Janelle Monae 

Her stance on clothing and perceptions of sexuality and objectification in the music industry. The fact that people continue to try to use her wardrobe choices—ones she CLEARLY stated are not about the politics of respectability—as some sort of faulty comparison to shame other Black women who CHOOSE to show more skin and are in control of their bodies, means that people really are willfully ignorant and are not engaging her words (and I know they aren’t; they think her music has no erotic power, for example) nor the words of the Black women that they choose to shame. By not engaging her actual message and using her as an object to shame other Black women, they objectify her and them.

This is misogynoir. It’s not what she’s about. It’s other people’s projection onto Black women through a very Patriarchal and White Gaze. Every time they use the word “classy” for her and immediately degrade another Black woman they juxtapose, they seek to degrade all Black women by denying our choices and agency and demanding we prove “acceptable” in the patriarchal gaze made of binaries, especially the cishet Black male gaze, for Black women. It’s tired.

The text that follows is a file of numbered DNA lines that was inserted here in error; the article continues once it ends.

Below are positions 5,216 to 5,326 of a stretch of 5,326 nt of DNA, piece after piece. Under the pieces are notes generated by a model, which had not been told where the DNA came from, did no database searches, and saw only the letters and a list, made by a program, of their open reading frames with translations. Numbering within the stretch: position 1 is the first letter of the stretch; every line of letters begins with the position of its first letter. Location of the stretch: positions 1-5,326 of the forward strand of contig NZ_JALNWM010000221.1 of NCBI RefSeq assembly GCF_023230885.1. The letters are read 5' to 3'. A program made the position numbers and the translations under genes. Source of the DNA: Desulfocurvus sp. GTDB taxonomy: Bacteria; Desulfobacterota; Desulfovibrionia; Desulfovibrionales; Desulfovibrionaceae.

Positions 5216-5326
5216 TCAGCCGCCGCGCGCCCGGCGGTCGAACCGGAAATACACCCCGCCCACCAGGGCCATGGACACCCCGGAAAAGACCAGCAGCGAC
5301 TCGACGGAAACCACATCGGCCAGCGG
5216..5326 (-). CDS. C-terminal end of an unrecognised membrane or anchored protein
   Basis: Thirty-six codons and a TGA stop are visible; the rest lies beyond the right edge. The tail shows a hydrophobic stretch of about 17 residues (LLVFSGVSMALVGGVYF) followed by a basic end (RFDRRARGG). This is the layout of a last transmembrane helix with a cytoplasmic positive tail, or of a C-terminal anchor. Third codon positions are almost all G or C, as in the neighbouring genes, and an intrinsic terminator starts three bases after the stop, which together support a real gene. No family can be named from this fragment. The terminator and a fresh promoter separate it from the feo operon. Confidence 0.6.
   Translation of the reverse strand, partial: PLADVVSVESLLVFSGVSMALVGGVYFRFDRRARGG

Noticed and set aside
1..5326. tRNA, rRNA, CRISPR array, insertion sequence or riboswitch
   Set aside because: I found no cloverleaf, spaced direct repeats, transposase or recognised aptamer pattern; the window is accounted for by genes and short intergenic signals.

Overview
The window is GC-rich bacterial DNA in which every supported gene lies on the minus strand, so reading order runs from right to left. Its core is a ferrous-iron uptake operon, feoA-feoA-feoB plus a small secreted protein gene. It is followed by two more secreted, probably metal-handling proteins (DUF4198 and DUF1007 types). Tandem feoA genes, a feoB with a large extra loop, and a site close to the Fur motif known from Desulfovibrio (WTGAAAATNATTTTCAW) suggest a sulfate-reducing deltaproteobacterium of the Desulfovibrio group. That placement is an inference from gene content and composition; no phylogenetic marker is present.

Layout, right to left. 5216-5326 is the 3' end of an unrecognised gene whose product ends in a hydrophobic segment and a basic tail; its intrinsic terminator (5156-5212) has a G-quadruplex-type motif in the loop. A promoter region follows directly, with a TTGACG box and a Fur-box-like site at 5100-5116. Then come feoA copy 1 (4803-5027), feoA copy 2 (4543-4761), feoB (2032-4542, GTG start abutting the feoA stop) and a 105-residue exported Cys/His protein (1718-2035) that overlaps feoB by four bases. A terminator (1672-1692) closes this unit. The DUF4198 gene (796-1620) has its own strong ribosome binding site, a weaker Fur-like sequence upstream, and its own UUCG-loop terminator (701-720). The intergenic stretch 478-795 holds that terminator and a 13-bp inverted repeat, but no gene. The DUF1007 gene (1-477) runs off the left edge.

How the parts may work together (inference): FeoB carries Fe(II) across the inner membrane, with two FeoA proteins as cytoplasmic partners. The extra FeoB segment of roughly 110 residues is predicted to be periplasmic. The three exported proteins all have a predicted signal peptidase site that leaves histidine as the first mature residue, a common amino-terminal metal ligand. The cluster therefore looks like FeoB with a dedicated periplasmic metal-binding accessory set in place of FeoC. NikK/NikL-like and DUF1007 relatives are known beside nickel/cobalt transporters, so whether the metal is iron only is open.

(via gradientlair)

(via feminismitmakessense)

"Cyrus did not just have black women gyrating behind her. She had particularly rotund black women. She gleefully slaps the ass of one dancer like she intends to eat it on a cracker. She is playing a type of black female body as a joke to challenge her audience’s perceptions of herself while leaving their perceptions of black women’s bodies firmly intact. It’s a dance between performing sexual freedom and maintaining a hierarchy of female bodies from which white women benefit materially."

— Tressie McMillan Cottom, When Your (Brown) Body is a (White) Wonderland (via jessicavalenti)